Social Startups

Fairtrade to Reduce Migrations from Himalayas

A DNA India report recently warned that mass migration from rural to urban India would put immense pressure on urban infrastructure, leading to riots, price wars and other bad stuff. However all is not lost. Social ventures such as Himjoli are attempting to prevent that from happening.

‘Friends in the Land of Ice’

Himjoli was founded in 2009. They are a profitable social enterprise working with rural producers from the Kumaon region in the Indian Himalayas.

Their mission: To create profitable, sustainable jobs in villages and reduce migration to cities.

The rural communities of Kumaon traditionally produced enough for local consumption. Excess produce was sold in the local markets, where margins are small. Alternate sources of income have been tourism, usually providing seasonal earnings.

Rising prices for essential commodities led to large scale migrations from villages in to cities such as Delhi and Mumbai, in the hope of finding work to make better wages and to support the families back home. The exodus naturally results in reduced development of local populations, and no improvement in living standards.

Fair Trade Products

Himjoli realized that Fair Trade, not Aid is the only way to provide the villagers with an alternative to migrating to cities. In cooperation with 5 local NGO’s, Himjoli identified products that are in demand and can be produced locally, such as walnut chocolates, jams, soap, herbal tea’s, scarves and bamboo furniture.

Himjoli put together a marketing team to promote their products at shops in Indian cities and online via Facebook Marketplace. Distances from production centers in the Himalayas, to the end consumers in cities are large. Therefore, transport and distribution costs need to be tightly controlled. Himjoli retains a small sales organization with low overhead costs. These measures ensure that production and distribution costs are low.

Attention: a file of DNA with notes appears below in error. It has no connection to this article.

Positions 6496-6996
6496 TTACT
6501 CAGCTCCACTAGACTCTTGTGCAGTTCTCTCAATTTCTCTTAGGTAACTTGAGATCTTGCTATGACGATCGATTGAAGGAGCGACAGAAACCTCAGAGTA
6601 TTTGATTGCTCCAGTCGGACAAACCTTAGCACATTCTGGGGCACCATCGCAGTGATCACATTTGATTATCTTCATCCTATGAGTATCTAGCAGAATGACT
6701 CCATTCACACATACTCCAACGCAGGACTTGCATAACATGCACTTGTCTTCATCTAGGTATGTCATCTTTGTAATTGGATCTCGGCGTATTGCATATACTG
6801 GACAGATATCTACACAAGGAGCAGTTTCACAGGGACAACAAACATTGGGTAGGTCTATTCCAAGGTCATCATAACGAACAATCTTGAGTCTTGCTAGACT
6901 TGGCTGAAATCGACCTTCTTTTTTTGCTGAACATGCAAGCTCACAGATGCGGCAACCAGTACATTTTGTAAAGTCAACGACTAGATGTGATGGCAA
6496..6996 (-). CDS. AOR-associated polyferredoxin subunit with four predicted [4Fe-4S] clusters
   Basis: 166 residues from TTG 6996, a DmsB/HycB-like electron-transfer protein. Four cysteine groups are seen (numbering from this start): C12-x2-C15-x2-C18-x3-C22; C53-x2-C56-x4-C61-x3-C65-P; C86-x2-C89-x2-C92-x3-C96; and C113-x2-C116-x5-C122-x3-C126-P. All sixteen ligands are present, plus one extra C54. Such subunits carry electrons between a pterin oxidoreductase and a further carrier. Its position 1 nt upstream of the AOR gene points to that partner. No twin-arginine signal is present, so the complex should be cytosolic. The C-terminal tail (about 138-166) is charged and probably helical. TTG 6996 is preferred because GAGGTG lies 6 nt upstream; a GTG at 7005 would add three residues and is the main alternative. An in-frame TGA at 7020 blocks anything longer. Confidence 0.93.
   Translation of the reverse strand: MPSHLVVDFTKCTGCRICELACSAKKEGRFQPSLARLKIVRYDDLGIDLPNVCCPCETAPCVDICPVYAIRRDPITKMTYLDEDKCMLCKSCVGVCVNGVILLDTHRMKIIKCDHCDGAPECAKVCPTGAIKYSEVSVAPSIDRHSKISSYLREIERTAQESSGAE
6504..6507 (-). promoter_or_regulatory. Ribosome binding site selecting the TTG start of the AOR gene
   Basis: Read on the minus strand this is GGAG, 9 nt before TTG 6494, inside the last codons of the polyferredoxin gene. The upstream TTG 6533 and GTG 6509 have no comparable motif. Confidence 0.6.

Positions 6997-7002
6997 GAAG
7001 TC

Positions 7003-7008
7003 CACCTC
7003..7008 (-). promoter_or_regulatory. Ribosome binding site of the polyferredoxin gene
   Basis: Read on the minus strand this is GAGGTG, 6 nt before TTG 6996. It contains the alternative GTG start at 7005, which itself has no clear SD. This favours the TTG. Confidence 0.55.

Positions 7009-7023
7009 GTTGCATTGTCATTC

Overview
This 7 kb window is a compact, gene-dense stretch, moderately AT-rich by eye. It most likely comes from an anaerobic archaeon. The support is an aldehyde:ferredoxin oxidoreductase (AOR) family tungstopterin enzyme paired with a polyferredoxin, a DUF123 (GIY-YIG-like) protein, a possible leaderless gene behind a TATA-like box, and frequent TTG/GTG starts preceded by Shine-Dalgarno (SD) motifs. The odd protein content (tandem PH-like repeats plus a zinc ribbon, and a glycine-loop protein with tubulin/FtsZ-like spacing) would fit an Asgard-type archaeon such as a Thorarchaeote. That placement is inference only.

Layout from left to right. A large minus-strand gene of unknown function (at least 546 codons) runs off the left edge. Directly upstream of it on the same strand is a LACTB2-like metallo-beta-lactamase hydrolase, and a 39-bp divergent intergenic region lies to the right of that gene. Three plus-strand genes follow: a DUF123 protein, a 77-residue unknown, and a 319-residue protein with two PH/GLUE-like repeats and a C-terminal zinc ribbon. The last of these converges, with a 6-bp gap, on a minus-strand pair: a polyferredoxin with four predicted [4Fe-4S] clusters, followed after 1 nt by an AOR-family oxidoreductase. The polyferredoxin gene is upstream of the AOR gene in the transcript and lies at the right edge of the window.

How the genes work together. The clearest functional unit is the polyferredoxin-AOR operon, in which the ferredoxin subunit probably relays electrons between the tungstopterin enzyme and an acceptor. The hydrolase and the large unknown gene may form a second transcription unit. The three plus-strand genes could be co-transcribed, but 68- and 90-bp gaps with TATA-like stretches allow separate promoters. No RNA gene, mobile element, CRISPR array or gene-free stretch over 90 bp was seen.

Goods are packaged to be attractive to urban consumers and sold in cities where margins are higher. (See Facebook page)

The larger share of the profits goes back to the communities. Thousands of rural farmers and artisans are involved and consequently being benefitted.

Today, the products created in Kumaon are available direct to the end consumers. Operations have expanded to include tourist shops in Kumaon and Garhwal and distributors in Delhi and Bangalore.
The first year of operations resulted in gross sales of over Rs. 3 million (or US$ 67,500)

Himjoli plan to increase their product range, as well as expand into tourism and the mountain sports sector. They are keen to provide skills training to rural youth in carpentry, restoration work and hospitality management.

Himjoli may be contacted via their website www.himjoli.org or via their Facebook Page